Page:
I was watching the impeachment proceedings on TV today and I was so impressed at how the “older” players of the hearing articulated their points. In contrast, the young lawyers proved no match to the experienced, seasoned, and yes, OLDER counterparts. This brought back thoughts of an experience not too long ago when I was applying for a faculty position in one of the universities in Baguio.
Having been retired from the United States from many teaching posts and over 30 years of teaching, I decided to “fill my time” to share a little of what I know to Filipino students. But my yearning to teach turned to frustration when I was informed by the Dean that the University does not accept faculty older than 50.
Getting old in the Philippines for professionals like me must be frustrating! I believe that the assumption underlying this policy might be that older faculty has a decline in their mental abilities. This translates to the false belief that aging brings about intellectual decay. This is far from the truth. We who have been in the work arena for many years are cognizant of the disparities of what is taught in the classroom from the realities of what happens in the workplace. And thus experience brings about a more realistic way of teaching. Our examples in the classroom are rich, they are realistic, and they are unique.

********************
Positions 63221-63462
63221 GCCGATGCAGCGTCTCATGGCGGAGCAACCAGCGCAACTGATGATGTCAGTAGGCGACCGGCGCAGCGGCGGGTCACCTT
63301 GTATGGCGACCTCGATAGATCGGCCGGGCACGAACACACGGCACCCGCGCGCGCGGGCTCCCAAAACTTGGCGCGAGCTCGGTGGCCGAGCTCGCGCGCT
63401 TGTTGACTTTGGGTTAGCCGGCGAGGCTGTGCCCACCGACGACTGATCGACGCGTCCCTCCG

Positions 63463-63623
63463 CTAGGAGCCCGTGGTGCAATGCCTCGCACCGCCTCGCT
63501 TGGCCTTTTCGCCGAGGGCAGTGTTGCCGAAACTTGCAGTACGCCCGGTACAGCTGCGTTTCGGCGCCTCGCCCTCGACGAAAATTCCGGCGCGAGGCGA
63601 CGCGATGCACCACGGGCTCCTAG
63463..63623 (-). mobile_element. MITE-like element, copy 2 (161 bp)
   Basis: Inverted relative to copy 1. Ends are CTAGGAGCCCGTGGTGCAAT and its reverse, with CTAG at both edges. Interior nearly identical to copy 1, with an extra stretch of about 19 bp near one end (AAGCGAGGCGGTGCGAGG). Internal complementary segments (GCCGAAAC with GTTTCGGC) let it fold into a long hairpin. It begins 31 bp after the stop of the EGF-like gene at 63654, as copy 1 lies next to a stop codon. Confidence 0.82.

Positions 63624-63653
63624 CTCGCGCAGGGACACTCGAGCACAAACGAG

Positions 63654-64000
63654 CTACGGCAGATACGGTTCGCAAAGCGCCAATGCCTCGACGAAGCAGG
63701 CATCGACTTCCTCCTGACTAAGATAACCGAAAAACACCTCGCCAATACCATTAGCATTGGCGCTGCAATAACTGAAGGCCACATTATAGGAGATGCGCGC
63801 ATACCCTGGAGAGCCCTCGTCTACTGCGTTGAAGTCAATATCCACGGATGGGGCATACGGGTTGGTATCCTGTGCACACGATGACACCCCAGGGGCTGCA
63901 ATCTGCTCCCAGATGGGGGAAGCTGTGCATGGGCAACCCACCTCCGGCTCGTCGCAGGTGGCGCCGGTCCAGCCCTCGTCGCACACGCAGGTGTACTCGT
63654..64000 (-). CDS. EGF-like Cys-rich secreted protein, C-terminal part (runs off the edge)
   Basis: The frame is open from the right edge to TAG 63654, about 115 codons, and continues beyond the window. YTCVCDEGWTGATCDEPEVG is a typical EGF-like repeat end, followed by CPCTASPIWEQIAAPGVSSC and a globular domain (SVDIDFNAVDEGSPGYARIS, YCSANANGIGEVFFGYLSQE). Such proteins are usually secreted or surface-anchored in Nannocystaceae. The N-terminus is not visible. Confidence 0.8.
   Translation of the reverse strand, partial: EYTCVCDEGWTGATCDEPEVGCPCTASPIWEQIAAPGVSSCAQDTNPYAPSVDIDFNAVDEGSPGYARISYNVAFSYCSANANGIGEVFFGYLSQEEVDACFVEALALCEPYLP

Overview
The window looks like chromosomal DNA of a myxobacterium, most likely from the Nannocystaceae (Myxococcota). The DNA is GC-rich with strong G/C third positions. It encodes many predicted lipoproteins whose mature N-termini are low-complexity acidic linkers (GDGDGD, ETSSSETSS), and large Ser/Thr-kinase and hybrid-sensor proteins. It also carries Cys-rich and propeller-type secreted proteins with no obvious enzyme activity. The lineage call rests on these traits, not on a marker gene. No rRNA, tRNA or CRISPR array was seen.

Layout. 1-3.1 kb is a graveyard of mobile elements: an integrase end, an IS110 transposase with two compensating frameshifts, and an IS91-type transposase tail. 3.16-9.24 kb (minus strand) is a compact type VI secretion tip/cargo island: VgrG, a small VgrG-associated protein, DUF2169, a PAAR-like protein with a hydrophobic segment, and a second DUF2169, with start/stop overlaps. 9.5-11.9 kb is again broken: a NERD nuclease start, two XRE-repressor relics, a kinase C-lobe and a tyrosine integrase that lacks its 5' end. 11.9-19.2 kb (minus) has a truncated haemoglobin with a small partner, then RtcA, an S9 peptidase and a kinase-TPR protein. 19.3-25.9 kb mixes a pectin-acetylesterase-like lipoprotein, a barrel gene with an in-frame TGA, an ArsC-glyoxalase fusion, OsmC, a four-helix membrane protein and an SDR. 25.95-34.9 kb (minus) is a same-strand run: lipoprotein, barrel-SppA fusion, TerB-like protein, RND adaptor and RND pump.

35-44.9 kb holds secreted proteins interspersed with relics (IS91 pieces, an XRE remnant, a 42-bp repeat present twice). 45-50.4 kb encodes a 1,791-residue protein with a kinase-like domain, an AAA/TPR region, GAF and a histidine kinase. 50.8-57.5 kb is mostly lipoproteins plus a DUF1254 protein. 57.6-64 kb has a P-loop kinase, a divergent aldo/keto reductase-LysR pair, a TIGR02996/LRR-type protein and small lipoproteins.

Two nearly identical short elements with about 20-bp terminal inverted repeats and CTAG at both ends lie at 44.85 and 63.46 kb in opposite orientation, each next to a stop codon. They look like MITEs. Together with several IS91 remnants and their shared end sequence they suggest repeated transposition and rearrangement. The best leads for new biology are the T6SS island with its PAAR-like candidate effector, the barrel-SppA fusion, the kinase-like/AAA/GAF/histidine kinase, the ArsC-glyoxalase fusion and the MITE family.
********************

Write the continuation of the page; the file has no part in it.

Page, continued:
Interestingly, this same university employs new graduates as clinical faculty. I would justly assume that these faculty members teach from the book, none from experience, and zero from intuition. They might possess the elements of the theoretic background of their discipline but they may lack the rigor of that discipline. Is there any doubt then why the schools in the Philippines graduate students whose majority fails in the licensing exams?
For the Philippines to improve their young, they must rely more on experienced faculty who can teach not only from the book but also from practice. In addition, the Philippines must pass a law barring discrimination based on, among other things, age. This being the reality, I am moving to another country at the end of this month, where my talents, experience, and AGE are valued! So, is it more fun(nny)in the Philippines*?
I may be over 60 but my knowledge, talent, and value remains to unfold. No, it has not yet faded to be thrown away.
* The Philippines department of Tourism promotes the country with its slogan: IT’S MORE FUN IN THE PHILPINES
By: Dr. Tomas Madayag